“Then ask them to call you when they want to get together to see if you’re even available. If the neighbor stays too long, assertively say, ‘I’m so sorry, but I have some issues I have to address, and stand up and start walking toward the door. They’ll get the hint.”

The Early Risers and All-Nighters

Is that a sound of someone hammering a nail into the wall at 7 a.m.? Why, yes it is. And just the other day, someone was practicing their guitar solo at midnight. Though it might seem obvious that making noise early in the morning or late at night isn’t appropriate, not everyone recognizes this unspoken rule. If this is the case, Wynne advises being proactive about setting up ground rules.

“Ask your noisy neighbors to be quieter at reasonable times such as when you’re sleeping or late at night. If they continue to be noisy, check your apartment rules regarding noise regulations and curfews. If you don’t have any, report the situation to your apartment’s management, and ask for a date by when they’ll contact you with the corrective action they plan to take.”

The Family with a Baby

First thing’s first: Babies cry and their parents are never to blame. With that said, we also can’t blame you for being irritated when the wails are keeping you up every night. Unfortunately, this is a tough situation to be in since there’s no way around a crying infant. And since complaining to the family will undoubtedly offend them (they’re doing what they can after all), being as understanding and helpful as you can will gain you some good karma.

“As if new parents don’t have enough to worry about, living in tight quarters with a new baby that cries all night is an additional stressor,” Gottsman says.

“Assuming the parents are doing everything they can do to make their baby comfortable, and not letting her scream all day and night without caring for her (that would be a different topic – and 911 would be in order), invest in a pair of earplugs.”

Gottsman further suggests offering to help parents in any way, especially if you have children of your own.

“When you see the parents outside, you can mention that you hear the baby crying and offer some of your own baby soothing tips – perhaps a sound machine – letting them know you’re aware of the crying, and give them a hint that you’re up all night with the baby too.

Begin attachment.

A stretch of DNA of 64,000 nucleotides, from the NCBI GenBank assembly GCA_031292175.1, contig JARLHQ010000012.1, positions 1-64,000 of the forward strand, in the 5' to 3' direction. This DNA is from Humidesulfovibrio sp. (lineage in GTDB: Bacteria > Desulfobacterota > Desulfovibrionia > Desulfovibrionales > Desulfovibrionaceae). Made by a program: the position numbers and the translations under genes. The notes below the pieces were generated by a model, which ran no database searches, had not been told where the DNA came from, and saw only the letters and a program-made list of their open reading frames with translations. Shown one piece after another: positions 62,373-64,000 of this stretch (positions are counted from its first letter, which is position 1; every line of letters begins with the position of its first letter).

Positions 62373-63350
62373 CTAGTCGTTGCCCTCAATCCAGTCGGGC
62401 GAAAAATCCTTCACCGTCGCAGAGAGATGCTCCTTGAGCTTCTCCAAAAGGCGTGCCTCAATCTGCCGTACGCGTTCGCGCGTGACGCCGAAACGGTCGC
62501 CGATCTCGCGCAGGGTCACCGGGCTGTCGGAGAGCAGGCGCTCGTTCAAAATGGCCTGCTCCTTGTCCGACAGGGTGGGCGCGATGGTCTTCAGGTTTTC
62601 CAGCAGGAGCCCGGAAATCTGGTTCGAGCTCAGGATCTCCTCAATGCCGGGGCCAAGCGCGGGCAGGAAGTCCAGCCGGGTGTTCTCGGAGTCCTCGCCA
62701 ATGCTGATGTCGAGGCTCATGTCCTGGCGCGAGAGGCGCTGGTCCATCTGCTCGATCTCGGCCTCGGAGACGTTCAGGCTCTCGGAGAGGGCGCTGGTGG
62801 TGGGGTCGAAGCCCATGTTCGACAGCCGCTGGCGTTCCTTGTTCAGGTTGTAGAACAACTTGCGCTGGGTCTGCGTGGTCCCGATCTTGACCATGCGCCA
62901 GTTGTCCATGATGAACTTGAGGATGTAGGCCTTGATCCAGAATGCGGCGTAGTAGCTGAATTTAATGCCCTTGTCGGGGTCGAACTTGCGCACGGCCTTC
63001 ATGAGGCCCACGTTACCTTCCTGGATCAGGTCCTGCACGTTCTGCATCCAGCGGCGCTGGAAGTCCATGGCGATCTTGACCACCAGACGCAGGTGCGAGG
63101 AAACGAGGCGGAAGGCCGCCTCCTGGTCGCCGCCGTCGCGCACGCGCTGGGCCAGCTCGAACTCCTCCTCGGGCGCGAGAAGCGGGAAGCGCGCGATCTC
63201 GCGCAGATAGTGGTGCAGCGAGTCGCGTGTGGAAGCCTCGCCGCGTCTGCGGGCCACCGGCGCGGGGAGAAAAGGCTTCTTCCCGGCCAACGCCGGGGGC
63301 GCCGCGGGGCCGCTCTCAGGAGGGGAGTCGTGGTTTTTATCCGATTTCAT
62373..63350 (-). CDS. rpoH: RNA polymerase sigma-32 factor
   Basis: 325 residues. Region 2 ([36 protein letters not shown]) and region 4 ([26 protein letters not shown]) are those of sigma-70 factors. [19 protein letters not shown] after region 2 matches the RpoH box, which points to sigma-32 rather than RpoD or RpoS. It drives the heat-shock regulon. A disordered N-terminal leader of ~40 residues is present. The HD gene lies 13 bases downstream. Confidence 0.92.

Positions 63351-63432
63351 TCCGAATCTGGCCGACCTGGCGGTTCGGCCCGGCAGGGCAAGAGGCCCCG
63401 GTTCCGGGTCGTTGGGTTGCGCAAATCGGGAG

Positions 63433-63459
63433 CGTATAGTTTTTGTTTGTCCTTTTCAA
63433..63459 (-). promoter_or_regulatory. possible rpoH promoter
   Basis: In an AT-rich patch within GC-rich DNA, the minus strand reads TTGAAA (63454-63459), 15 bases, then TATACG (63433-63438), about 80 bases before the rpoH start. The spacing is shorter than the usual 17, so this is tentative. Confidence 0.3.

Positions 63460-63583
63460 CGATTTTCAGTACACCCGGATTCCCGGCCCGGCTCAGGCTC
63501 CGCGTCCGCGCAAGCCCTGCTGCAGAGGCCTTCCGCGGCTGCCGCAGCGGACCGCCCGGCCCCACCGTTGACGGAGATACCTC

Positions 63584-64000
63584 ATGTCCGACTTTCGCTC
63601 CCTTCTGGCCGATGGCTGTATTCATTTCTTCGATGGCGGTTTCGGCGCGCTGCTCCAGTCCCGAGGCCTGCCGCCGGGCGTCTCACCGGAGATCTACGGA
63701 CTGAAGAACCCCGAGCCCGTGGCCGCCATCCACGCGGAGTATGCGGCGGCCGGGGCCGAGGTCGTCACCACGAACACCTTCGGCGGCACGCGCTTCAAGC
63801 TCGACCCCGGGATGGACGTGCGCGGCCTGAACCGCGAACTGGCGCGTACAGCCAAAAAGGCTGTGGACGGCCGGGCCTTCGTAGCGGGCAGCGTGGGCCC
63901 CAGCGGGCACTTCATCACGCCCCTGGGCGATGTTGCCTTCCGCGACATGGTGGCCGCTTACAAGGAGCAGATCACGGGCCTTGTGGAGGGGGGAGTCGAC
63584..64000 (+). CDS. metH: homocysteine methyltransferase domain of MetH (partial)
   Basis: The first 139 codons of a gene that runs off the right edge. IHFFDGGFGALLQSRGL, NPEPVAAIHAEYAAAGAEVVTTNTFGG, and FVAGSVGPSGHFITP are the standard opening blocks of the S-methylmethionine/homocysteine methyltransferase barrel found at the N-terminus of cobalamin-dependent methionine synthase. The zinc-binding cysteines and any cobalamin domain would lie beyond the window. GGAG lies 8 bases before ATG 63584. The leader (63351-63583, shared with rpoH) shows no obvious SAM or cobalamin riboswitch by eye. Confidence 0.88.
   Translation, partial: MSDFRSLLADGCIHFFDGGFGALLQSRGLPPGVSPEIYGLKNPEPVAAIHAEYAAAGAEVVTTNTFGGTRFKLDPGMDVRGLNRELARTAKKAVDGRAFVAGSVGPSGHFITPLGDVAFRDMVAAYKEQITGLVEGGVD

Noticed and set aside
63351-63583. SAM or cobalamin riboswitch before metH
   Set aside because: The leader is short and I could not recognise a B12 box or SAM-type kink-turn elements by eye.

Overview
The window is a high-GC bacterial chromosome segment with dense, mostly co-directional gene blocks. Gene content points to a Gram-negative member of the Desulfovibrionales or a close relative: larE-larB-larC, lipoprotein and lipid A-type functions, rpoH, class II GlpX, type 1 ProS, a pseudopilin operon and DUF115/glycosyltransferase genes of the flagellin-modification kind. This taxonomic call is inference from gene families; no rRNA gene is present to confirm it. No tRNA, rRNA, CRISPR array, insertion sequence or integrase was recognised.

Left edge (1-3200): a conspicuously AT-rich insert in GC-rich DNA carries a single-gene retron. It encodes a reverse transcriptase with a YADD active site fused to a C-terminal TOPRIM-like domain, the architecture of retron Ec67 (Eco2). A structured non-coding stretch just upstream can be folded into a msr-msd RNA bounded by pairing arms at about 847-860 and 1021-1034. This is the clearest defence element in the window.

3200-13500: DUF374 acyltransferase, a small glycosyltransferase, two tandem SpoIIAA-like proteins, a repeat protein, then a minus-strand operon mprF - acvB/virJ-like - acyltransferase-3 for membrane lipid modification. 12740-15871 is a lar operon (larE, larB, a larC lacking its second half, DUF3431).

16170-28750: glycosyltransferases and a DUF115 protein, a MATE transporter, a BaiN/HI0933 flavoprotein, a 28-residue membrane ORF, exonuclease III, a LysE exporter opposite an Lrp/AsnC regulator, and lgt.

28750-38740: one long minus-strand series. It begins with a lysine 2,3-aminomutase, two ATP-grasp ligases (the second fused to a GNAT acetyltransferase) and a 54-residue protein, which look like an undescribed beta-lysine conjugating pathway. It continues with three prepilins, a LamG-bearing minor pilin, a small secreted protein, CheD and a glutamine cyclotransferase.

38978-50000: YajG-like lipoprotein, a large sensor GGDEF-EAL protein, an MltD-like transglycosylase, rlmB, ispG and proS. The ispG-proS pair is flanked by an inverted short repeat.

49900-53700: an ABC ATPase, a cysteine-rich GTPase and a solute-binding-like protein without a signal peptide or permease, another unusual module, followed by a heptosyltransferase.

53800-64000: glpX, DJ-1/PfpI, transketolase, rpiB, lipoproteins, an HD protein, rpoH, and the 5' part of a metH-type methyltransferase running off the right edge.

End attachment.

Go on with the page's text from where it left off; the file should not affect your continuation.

“If all else fails, invest in your own sound machine and have a glass of wine before bed.”

The Tattletales

Passive aggressive notes are a huge no-no, but having a neighbor complain to the landlord or supervisor about you isn’t great either — especially when you’re not sure what the problem is. After all, while many people have a perfectly good reason for reporting their neighbors, others just like to stir up drama for the hell of it. (Mr. Heckles, anyone?)

As irksome as it can be, do your best not to retaliate or confront them when you’re angry. Instead, sit down with your neighbor and get their perspective on the situation, while letting them know that you’re always open to conversation should a similar incident arise in the future. Your communication skills will take you far here. And if nothing else, talk to your management company and let them know you’ve tried to resolve the issues to no avail. After all, your landlord’s reference letter is the only one whose matters when you move.

The Mess Makers

If you live in a six-floor walkup, you probably make it a point to go up and down the stairs as little as possible. We understand. Sadly, your neighbors might’ve taken that to the extreme. And as you notice bags of trash pile up outside their doorway, you’ve finally had enough. Though you understand the burden of not living in a building with a garbage shoot, it doesn’t stop you from keeping the place tidy.

“Tell the person that you fear their trash might attract bugs as well as rodents with the trash they leave outside,” Wynne said. “Ask — don’t demand — if they’ll take the trash to the appropriate disposal method instead of putting themselves and you at risk for infestations.”

No one wants cockroaches infesting their apartment, and that very concept might’ve slipped your neighbor’s mind. So if you’re tired of the constant trash smells or you’re worried about what their mess might draw into the building, politely let them know how you’re feeling. Still no luck? This is definitely an appropriate time to call your landlord.